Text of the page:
Russia, China seek chemical weapons probe in Iraq

Soldiers take part in a military exercise simulating a chemical weapons attack. (AFP)
Updated 25 March 2017
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Russia, China seek chemical weapons probe in Iraq

UNITED NATIONS: Russia and China on Friday proposed that a UN panel investigating chemical weapons use in Syria be extended to Iraq, a proposal Britain immediately rejected.
The two countries raised the prospect of broadening the scope of the Joint Investigative Mechanism during a council discussion about the battle of Mosul, where Iraqi forces are fighting Daesh militants.
Security Council members expressed “unanimous concern” about the latest information concerning Daesh’s use of chemical weapons, according to British Ambassador Matthew Rycroft, who chaired the talks.
Russia and China then presented a draft resolution that “seeks to expand the work of the Joint Investigative Mechanism to Iraq,” Rycroft said, adding that Britain opposes the measure.
“The UK pointed out that there were many differences between the situation in Iraq and Syria,” he said.
Unlike the Syrian government, the Iraqi government “is fully cooperating with the OPCW,” Rycroft added, referring to the intergovernmental Organization for the Prohibition of Chemical Weapons, which works with the UN to implement the Joint Investigative Mechanism.
“There are no allegations” the Iraqi government is using chemical weapons, he said.
The council took no decision over the draft on Friday, Rycroft said. He did not indicate whether Russia and China would submit their resolution to a vote in the future.
The dispute highlighted a fundamental disagreement over Syria between Western countries and Russia.
The Joint Investigative Mechanism — which Moscow helped establish as a Security Council member — found that the Syrian government, a Russian ally, had used chemical weapons at least three times.
But in February, Russia and China vetoed a draft resolution that would have sanctioned the Syrian government for its use of chemical weapons.


Calm in Hodeidah as observers move in to monitor cease-fire

Sporadic clashes continued until about 3 a.m. on Tuesday, but residents said there was calm after that. (AFP)
Updated 19 December 2018
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Calm in Hodeidah as observers move in to monitor cease-fire

  • “Both parties said publicly they are abiding by the cease-fire,” a UN official said
  • The truce in Hodeidah officially began at midnight on Monday

JEDDAH: Truce monitoring observers will be deployed in the Red Sea port city of Hodeidah on Wednesday as the first 24 hours of a UN-brokered cease-fire passed without incident.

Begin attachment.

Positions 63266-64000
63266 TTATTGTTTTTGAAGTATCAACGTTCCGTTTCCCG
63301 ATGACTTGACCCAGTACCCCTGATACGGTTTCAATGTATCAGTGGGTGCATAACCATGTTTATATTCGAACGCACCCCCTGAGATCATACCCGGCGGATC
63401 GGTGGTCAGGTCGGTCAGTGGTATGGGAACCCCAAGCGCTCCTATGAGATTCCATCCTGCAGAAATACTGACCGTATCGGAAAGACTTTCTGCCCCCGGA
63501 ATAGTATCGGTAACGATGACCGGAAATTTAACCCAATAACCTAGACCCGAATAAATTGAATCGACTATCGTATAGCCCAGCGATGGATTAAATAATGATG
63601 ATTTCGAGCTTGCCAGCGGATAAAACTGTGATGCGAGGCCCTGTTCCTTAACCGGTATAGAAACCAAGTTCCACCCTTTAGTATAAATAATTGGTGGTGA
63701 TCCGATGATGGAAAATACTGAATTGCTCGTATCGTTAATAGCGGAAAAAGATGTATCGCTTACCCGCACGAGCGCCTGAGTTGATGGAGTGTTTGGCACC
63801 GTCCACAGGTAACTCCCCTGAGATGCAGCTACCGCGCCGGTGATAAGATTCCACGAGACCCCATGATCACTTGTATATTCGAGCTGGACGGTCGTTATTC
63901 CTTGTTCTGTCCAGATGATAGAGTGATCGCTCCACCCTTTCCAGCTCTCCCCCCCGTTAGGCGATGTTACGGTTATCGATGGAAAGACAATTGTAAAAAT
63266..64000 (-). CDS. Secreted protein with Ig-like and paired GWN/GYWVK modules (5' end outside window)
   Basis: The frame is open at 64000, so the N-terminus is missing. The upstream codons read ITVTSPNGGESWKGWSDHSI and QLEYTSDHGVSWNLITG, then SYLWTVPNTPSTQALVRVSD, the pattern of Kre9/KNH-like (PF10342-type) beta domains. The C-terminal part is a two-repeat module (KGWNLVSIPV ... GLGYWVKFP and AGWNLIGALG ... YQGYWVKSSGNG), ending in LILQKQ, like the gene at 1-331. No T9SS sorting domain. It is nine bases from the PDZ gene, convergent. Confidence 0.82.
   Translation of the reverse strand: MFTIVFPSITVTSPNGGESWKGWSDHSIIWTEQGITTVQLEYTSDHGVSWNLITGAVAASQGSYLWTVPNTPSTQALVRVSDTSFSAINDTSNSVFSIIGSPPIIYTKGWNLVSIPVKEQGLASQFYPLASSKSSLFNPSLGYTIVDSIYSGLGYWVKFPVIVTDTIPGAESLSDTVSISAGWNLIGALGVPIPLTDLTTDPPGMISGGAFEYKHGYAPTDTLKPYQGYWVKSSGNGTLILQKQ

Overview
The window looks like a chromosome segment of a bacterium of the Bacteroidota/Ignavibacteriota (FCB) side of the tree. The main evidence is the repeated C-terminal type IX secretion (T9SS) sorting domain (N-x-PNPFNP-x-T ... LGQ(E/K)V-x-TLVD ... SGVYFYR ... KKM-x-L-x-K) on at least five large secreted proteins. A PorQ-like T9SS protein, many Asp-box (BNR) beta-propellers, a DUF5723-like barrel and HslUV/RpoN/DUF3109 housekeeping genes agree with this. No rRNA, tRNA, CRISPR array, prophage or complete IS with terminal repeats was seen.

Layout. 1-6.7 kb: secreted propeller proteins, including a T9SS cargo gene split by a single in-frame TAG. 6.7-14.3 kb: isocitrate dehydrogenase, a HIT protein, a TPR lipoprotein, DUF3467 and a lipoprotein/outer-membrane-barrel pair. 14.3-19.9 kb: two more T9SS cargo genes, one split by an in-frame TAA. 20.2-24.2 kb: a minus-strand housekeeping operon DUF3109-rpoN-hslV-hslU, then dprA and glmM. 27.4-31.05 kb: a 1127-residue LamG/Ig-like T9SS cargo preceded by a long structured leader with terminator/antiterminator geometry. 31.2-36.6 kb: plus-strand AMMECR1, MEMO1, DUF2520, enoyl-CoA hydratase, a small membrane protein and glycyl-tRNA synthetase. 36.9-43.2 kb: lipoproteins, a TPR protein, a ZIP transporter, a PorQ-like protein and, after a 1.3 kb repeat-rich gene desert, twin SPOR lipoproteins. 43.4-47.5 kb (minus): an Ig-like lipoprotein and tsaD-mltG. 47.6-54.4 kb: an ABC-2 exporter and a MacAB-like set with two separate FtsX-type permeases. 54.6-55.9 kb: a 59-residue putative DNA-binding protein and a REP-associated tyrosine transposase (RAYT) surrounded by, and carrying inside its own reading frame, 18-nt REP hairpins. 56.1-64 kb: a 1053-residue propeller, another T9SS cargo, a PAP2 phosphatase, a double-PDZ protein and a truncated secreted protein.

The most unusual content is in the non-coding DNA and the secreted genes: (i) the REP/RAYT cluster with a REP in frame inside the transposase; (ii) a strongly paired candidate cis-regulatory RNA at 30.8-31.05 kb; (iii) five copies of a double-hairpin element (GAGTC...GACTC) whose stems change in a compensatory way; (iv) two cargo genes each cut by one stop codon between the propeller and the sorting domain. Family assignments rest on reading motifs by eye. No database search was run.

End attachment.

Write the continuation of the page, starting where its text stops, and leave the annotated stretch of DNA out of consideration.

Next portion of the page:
The Redeployment Coordination Committee comprises members of the Yemeni government supported by the Saudi-led coalition, and Houthi militias backed by Iran, and is overseen by the UN. 

The head of the committee will report to the UN Security Council every week.

Deployment of the observers is the latest stage in a peace deal reached after talks last week in Sweden. Both sides in the conflict agreed to a cease-fire in Hodeidah and the withdrawal of their forces within 21 days.

“Both parties said publicly they are abiding by the cease-fire,” a UN official said on Tuesday.

Local authorities and police will run the city and its three port facilities under UN supervision, and the two sides are barred from bringing in reinforcements.

UN envoy Martin Griffith said the committee was expected to start its work swiftly “to translate the momentum built up in Sweden into achievements on the ground.”

The truce in Hodeidah officially began at midnight on Monday. Sporadic clashes continued until about 3 a.m. on Tuesday, but residents said there was calm after that. 

“We are hopeful that things will go back to the way they were and that there will be no aggression, no airstrikes and lasting security,” said one, Amani Mohammed.

Another resident, Mohammed Al-Saikel, said he was optimistic the cease-fire would pave the way for a broader truce. “We are hopeful about this cease-fire in Hodeidah and one for Yemen in general,” he said. “We will reach out in peace to whoever does the same.”

The UN Security Council is considering a draft resolution that asks Secretary-General Antonio Guterres to submit proposals by the end of the month on how to monitor the cease-fire.

The resolution, submitted by the UK, “calls on all parties to the conflict to take further steps to facilitate the unhindered flow of commercial and humanitarian supplies including food, fuel, medicine and other essential imports and humanitarian personnel into and across the country.”